We are faced with the prospect of a eurozone collapse. . . . → Read More: The euro
A simple formula with a foreboding name—the equation of exchange—illuminates the 2009 recession in the United States. . . . → Read More: Famous formulas in economics (II): The equation of exchange
To help readers better understand the turmoil on the European financial markets, The Economist, a respected weekly news magazine, recently published a brief on the elements that play into government budget deficits and accumulated debt. I thought it worthwhile to reexplain this more elaborately and also to provide a numerical, albeit hypothetical, example. . . . → Read More: Government Budget Deficits & Debt
Why and how hoarding cash gums up the economic pipeline. . . . → Read More: Short-term versus Long-term Velocity
J Brauer | © Stone Garden Economics
Introductory economics textbooks typically contain a couple of chapters on money and monetary policy, that is, on the Federal Reserve Bank’s power to influence the money supply in an economy and the consequences this may have on variables such as employment, inflation, and overall economic . . . → Read More: Economic Policy and the Equation of Exchange
Everyone is chipping in their views on the financial crisis embroiling the United States. Here are my two cents’ worth. . . . → Read More: Financial Storms
For a long time now, policymakers have been trying to convince the public that “core inflation” is, somehow, a better measure of inflation than “inflation” itself. People aren’t buying the argument, and for good reason. . . . → Read More: Core Inflation?
When you go to your boss and ask for a raise, do you demand more money? Most people would say “Sure, asking for a raise is really like demanding more money for the work I do.” This is an example of a phrase, money demand, being used in different ways by people and economists. . . . → Read More: Money Demand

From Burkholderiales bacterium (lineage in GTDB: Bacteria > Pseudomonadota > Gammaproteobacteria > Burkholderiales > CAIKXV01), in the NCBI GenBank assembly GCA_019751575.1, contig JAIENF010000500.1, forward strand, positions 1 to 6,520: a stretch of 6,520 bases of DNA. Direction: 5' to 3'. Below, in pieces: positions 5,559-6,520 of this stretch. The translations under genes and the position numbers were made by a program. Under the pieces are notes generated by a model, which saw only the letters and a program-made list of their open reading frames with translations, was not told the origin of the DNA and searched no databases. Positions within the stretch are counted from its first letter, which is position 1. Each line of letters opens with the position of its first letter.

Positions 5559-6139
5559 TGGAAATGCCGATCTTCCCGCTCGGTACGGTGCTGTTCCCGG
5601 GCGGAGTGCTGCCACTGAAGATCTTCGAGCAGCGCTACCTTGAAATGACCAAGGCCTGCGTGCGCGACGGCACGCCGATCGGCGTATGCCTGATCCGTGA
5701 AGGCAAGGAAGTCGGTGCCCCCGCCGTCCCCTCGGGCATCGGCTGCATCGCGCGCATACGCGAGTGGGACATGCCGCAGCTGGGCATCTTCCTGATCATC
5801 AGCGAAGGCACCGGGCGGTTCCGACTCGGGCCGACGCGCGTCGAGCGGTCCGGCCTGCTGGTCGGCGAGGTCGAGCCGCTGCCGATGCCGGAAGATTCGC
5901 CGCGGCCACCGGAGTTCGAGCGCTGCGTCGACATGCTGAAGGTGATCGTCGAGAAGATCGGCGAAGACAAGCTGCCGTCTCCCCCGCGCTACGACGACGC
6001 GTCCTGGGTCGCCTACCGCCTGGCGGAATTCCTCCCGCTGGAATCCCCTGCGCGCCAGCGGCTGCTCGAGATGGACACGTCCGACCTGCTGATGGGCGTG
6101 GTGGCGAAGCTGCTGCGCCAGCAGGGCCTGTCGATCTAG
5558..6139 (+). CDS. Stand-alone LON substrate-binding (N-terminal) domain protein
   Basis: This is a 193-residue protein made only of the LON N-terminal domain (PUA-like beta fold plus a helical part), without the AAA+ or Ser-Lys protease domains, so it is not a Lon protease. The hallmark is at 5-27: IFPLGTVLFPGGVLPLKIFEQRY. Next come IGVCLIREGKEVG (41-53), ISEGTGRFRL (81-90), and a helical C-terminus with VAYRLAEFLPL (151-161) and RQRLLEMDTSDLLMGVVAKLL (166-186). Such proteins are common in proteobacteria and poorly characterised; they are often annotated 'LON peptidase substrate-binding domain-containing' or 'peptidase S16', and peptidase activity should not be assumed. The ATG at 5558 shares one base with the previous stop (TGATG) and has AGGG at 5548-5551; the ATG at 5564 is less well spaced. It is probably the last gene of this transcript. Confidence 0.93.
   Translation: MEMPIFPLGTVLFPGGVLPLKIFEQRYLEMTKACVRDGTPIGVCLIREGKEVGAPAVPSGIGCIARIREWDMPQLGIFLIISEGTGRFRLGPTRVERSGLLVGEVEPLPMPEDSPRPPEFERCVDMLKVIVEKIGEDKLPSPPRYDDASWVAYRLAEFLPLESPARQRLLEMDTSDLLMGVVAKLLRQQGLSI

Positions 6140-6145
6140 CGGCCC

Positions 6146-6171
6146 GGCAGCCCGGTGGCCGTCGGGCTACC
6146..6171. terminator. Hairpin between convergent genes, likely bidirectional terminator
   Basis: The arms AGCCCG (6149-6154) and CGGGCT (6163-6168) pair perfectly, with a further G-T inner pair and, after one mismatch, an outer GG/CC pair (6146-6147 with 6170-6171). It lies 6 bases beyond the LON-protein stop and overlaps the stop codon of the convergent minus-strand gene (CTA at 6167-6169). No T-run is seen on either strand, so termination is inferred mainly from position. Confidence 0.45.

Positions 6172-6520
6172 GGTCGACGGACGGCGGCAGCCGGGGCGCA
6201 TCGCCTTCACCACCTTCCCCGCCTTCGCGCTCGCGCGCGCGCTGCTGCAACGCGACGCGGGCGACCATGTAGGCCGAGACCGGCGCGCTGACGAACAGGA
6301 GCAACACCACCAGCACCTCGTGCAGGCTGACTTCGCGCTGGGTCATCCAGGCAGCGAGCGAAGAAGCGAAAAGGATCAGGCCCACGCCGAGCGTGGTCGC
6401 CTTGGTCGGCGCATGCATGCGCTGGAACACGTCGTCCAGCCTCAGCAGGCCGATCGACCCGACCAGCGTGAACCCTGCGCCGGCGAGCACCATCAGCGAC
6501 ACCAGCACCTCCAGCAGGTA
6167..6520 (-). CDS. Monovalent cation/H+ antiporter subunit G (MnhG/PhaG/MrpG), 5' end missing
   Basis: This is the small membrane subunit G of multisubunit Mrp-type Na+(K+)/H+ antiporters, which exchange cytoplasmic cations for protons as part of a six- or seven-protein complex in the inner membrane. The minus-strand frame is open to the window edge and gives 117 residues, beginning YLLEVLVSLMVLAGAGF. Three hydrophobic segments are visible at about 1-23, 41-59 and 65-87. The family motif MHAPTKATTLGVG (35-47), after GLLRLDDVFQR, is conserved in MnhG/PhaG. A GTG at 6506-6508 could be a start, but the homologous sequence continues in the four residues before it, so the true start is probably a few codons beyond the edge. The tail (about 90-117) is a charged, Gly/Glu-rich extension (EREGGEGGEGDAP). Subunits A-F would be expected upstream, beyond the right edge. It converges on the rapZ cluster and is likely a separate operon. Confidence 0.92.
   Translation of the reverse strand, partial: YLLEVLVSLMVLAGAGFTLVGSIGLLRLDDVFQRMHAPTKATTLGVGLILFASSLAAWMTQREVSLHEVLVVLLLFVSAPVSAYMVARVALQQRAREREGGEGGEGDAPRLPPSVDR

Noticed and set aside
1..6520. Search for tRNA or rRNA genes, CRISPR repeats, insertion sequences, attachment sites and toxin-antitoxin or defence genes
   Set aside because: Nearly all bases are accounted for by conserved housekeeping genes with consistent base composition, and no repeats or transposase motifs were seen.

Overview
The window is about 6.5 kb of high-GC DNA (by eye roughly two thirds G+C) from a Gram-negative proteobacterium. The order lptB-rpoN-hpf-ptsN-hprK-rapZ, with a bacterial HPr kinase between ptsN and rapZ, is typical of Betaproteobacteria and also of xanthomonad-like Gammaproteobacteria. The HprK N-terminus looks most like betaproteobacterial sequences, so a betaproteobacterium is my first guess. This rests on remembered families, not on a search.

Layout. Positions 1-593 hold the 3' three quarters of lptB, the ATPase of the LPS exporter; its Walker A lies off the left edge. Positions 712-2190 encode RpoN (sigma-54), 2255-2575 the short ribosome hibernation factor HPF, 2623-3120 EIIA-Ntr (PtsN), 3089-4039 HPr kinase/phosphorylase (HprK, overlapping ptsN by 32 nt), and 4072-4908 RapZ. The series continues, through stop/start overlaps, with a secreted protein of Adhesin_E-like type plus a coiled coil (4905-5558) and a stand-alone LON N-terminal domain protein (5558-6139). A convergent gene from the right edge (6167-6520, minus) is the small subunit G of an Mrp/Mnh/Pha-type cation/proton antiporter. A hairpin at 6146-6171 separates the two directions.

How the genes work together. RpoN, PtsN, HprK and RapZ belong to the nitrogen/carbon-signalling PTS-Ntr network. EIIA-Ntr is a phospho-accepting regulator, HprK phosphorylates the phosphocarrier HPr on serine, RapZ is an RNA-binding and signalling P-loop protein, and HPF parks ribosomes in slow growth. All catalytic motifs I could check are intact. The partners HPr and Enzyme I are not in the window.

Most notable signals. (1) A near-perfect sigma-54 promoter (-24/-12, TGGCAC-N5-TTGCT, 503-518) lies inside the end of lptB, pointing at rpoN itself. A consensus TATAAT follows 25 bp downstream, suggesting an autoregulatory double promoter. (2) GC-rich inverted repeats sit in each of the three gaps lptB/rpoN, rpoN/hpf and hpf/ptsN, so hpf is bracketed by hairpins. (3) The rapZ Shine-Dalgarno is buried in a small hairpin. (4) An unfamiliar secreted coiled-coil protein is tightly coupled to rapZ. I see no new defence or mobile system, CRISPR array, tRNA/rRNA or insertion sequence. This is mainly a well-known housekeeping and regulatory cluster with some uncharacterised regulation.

Whew, am I glad that the stock market and the “new” economy are taking a beating! How mean of me to rejoice in your portfolio losses? Let me explain. . . . → Read More: The Old Economy
Take out a dollar bill and hold it up. Examine it. Inspect it. Pick it over carefully. Surely, you say, this is money! An economist, however, would not entirely agree with you. . . . → Read More: On Money and Rabbits in the Outback
The world financial markets are in turmoil once again. This time the malaise concerns Argentina, Turkey, and South Africa whose currencies are rapidly declining in value. What is the economics behind declining currency values? This column describes the underlying logic. . . . → Read More: Currency Speculation
Now that the hoopla about the Federal Reserve Bank’s cutting interest rates has died down a bit, it’s time to correct some misconceptions. Foremost among those is the notion that the Fed actually cuts or raises interest rates. Nonsense. The Fed does no such thing. . . . → Read More: Does the Fed Set Interest Rates? No.